"I came out of college after a spell of depression and spent six years in that realm until I was 24," Carr tells ESPN. "I was unemployed and that game gave me a focus and, when I was 26-years-old, I went full time. I streamed the game, interacted with people and by deciding to make something out of my passion for it, while it sounds a little dramatic to say Football Manager helped me out of depression, it was a massive factor. It gave me escapism."

His most-watched video to date was when a Reddit user utilised the "go on holiday" mode on the game, where it carries on without you, and simulated 1,000 seasons to the year 3015. It took 58 days in real time. (Good news Sheffield United fans, you're set to win the Premier League in 2374-75 with 101 points, while Brentford are due to be the world's richest team in the next millennium.)

Another influencer, Jack Peachman, aka WorkTheSpace, got his job in the gaming industry having got a foot in the door thanks to his prowess at Football Manager.

Tales of Football Manager obsession are commonplace within the game's users, to the extent stand-up comedian Tony Jameson put together a show based on this for the 2013 Edinburgh Fringe Festival called "Football Manager Ruined my Life." His show sold out. In 2015, he took it on an 18-month, 50-venue tour.

"I guess it's a bit like NFL in some ways, when you try to explain the draft system to someone who knows nothing about NFL," Jameson tells ESPN. "There's a breakdown in communication. It's similar to when you talk to the people who obsess about World of Warcraft or those who dress up as Harry Potter. But, I mean, we've all dressed up in a suit for an FA Cup final on the game, haven't we?

"I once served a touchline ban by standing outside the door as my team played. Rules are rules."

Jameson also learnt the words to the Cameroon national anthem to "help his team" on FM 18, and when he won the Champions League with Blyth Spartans, he booked himself an open-bus tour of Newcastle and played "We are the Champions" from his laptop.

"I've now got two young kids, but the COVID-19 measures mean I have a bit more time to play FM again," he said. "I started a game as Kings Lynn, but now moved to Bangor City in Wales. I've gone international!"

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Aficionados have their own favourite players: cult heroes like Freddy Adu, Cherno Samba, Tonton Zola Moukoko, Andri Sigporsson, Nicolas Millan, Mark Kerr and Maxim Tsigalko were all wonderkids on the game, more coveted and valuable than Lionel Messi and Cristiano Ronaldo, but never lived up to their billing in reality. Take Samba -- he was a 16-year-old hot prospect at Millwall in CM 01/02 and turned into a world-beater. Unfortunately, his real-life career didn't live up to that lofty projected path and he retired in 2015 having finished his career at Norwegian third-tier side FK Tonsberg.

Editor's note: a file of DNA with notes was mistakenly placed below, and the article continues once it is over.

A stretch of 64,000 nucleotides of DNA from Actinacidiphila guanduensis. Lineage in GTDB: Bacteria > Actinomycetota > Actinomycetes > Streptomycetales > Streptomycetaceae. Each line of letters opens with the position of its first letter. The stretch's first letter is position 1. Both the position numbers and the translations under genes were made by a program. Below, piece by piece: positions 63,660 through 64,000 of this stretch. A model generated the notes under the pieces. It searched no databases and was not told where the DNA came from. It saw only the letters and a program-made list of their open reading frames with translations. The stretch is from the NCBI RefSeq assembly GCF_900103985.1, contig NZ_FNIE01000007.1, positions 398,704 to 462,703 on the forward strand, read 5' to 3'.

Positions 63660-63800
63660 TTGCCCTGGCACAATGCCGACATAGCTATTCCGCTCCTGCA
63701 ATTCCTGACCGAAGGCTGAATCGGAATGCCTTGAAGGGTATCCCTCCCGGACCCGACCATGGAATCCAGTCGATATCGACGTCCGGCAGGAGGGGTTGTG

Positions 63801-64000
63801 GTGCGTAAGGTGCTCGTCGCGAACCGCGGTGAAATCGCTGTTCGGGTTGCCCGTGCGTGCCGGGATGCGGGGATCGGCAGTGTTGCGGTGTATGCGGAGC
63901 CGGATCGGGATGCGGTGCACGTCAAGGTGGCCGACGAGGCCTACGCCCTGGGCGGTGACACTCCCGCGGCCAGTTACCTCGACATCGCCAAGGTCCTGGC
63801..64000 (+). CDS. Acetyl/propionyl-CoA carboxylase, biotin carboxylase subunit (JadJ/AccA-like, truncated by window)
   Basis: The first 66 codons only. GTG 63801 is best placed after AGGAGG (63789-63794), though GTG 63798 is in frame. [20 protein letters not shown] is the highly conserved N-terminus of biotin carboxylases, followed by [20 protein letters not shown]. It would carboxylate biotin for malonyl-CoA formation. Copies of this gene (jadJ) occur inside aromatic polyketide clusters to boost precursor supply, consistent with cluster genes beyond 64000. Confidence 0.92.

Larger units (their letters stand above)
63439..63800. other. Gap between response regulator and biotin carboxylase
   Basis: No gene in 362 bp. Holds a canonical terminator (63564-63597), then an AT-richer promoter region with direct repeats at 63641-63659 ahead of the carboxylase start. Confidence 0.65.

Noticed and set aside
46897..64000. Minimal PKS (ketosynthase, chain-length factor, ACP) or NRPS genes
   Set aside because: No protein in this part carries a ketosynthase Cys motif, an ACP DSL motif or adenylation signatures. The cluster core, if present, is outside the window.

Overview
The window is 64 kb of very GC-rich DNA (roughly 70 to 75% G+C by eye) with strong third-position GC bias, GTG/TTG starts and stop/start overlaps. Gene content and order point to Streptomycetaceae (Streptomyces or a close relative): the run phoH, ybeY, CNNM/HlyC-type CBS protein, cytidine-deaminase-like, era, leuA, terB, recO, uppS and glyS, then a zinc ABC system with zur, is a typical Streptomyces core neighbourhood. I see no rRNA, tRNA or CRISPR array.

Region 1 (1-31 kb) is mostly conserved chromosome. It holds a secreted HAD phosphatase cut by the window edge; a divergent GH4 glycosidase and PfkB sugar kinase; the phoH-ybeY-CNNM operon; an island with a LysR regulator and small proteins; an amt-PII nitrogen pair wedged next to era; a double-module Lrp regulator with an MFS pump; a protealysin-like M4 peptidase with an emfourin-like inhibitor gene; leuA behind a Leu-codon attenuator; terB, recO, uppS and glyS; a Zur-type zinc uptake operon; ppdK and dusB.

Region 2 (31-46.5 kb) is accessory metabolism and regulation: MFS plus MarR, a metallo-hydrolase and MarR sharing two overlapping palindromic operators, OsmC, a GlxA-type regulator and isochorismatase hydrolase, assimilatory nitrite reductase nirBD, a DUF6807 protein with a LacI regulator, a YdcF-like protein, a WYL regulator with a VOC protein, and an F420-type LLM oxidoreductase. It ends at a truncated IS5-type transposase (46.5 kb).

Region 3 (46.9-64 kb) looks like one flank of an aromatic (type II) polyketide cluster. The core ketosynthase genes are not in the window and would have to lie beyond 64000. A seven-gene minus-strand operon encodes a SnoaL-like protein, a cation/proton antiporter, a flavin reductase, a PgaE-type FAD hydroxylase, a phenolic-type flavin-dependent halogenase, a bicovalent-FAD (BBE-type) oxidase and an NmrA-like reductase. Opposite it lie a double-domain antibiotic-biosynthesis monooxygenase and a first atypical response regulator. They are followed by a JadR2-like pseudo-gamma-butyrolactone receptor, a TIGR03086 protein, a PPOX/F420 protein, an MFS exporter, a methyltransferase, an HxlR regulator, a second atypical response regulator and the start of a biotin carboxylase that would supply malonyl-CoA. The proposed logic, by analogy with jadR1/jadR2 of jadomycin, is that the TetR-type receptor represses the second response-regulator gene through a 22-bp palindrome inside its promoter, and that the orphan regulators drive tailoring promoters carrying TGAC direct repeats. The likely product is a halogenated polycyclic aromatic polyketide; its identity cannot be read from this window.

Clubs have even turned to the game for scouting tips using its vast database. Everton signed a deal in 2008 to get an early look at the database prior to launch, while even a few current managers took their first steps into the dugout thanks to Football Manager.

"It's a fantastic game, I have learned a lot about football from it," Manchester United boss Ole Gunnar Solskjaer said back in 2013. "I remember thinking the same then, that I do as a manager, you want to give young guns the chance and see them develop. Many of my players play FIFA and Football Manager -- I think it helps them to understand football better."

And sometimes it gets silly, like in Azerbaijan back in 2013 when then-22-year-old Vugar Huseynzade earned an 18-month gig in recruitment at FC Baku purely off the back of his Football Manager acumen, built up by playing the game for nine years.

How FM helps those during trying times

Thousands of others are turning to FM 20 during these times of social isolation. FM reached a record six figures of users on digital distribution service Steam when they made the game free for a fortnight, according to Jacobson.

"Any little escape at the moment is good," he said. "It's pretty hard for people to be adjusting to what's going on with the coronavirus. We all feel that as well -- us who work on the game -- we're all human beings and we're going through the same thing, so if we can do anything to help escape that reality then we're going to try and do it."

While the coronavirus pandemic will not feature in FM 20, despite some users asking Jacobson to add it in via an update to keep pace with the real world, the series has been ahead of the curve on political and social issues.

"We've picked up on things in the past and we're incredibly proud of that, whether it be educating people on the potential outcomes of Brexit or having players coming out [as gay] in the game, and not make it a big deal," Jacobson said. "The way we did that was, you'd get a message from your club's commercial director to say shirt sales had gone up for a short period of time and you'd never hear about it again, which is what I would hope happens in real life.

"We've supported charity 'Kick it Out' for 20-plus years and 'War Child' get a donation for every game bought. We've switched our packaging to 100% recycled and recyclable packaging -- again there was a cost to do that, it costs us more money, but we've done it because it's the right thing to do."

The next edition of FM will be out in November. The likes of Griezmann and Jota will download it and experience the same frustration and elation like thousands of other fans. Everyone starts at the same level, despite their real-world ability, and has their own favoured saves.

"I remember winning the UEFA Cup with Southend," Macintosh said. "That was a good time, but when you open a new game, and you win a trophy, you feel that relief you won't get sacked for a while and know you can maybe get a better job. And then you realise you're a middle-aged man, playing a computer game you've been playing for 25 years and, well, you know, you probably need to have a think about some things."

While you can never finish FM, there will always be those using it as a place they can escape to for a few valuable minutes -- or hours -- as the world waits for football to return.

"In the football world we're seeing very little news and in the real world, it's all bad news," Jacobson said. "That's why I believe our game is doing well: it's pure escapism ... it's a peaceful world that people enjoy."